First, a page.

GM is raising its dividend, but an investor advocate says it needs to buy back a ton of stock

The General Motors world headquarters is seen in downtown Detroit, Michigan in this file photo taken on May 31, 2009. REUTERS/Rebecca CookThomson ReutersGeneral Motors world headquarters is seen in downtown Detroit

General Motors is in the midst of a phased dividend raise. On the company’s fourth-quarter earnings call last week, it said it will increase the quarterly dividend by 20 per cent. Chief Financial Officer Chuck Stevens told Reuters more cash could be returned to investors as soon as the second half of the year.

But that’s not enough for someone who was actually involved with keeping GM in business.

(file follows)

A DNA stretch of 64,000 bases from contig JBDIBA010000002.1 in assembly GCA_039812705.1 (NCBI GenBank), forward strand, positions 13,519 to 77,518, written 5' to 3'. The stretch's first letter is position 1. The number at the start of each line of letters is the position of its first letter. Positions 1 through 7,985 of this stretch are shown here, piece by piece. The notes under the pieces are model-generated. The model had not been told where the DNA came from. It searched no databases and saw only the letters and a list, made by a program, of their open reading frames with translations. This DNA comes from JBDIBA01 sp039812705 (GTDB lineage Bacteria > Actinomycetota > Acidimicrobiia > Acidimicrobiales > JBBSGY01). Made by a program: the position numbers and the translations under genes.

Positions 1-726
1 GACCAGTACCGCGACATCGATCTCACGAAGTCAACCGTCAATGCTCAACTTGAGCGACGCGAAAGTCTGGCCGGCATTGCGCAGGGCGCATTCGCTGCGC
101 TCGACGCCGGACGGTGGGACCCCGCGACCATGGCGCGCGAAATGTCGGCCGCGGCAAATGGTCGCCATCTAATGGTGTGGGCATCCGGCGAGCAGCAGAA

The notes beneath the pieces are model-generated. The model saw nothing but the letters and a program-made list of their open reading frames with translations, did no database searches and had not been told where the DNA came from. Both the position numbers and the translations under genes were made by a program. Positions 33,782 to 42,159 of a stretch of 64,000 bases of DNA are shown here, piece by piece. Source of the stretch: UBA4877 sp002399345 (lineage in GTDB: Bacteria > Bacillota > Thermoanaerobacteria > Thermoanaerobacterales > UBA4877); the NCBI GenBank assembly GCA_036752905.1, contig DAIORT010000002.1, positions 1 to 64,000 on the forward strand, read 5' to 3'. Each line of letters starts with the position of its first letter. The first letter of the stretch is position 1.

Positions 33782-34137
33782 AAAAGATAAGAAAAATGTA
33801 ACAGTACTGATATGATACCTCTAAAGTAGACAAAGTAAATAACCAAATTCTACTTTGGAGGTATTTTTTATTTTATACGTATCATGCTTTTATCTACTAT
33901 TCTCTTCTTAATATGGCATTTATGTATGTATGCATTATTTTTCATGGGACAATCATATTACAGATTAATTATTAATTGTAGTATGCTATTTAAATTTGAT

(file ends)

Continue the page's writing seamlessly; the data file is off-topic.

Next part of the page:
GM said on Tuesday that a former member of the U.S. auto task force that helped restructure the company in 2009 during its bankruptcy wants to join the board of directors and have the automaker commit to a $US8 billion share buyback program.

Harry Wilson notified the Detroit company he intends to nominate himself as a candidate for the board at the 2015 annual shareholders meeting and offer a proposal to complete the share buyback program within a year.

GM has come under increasing pressure to return some of its $US37 billion in liquidity, including $US25 billion in cash, to shareholders.

Wilson said he is acting with and on behalf of himself and investment funds Taconic Parties, Appaloosa Partners, HG Vora Parties and Hayman Parties, which together own about 34.4 million shares, or about 2.1 per cent of GM’s outstanding stock.

(Reuters reporting by Ben Klayman; Editing by Jeffrey Benkoe)

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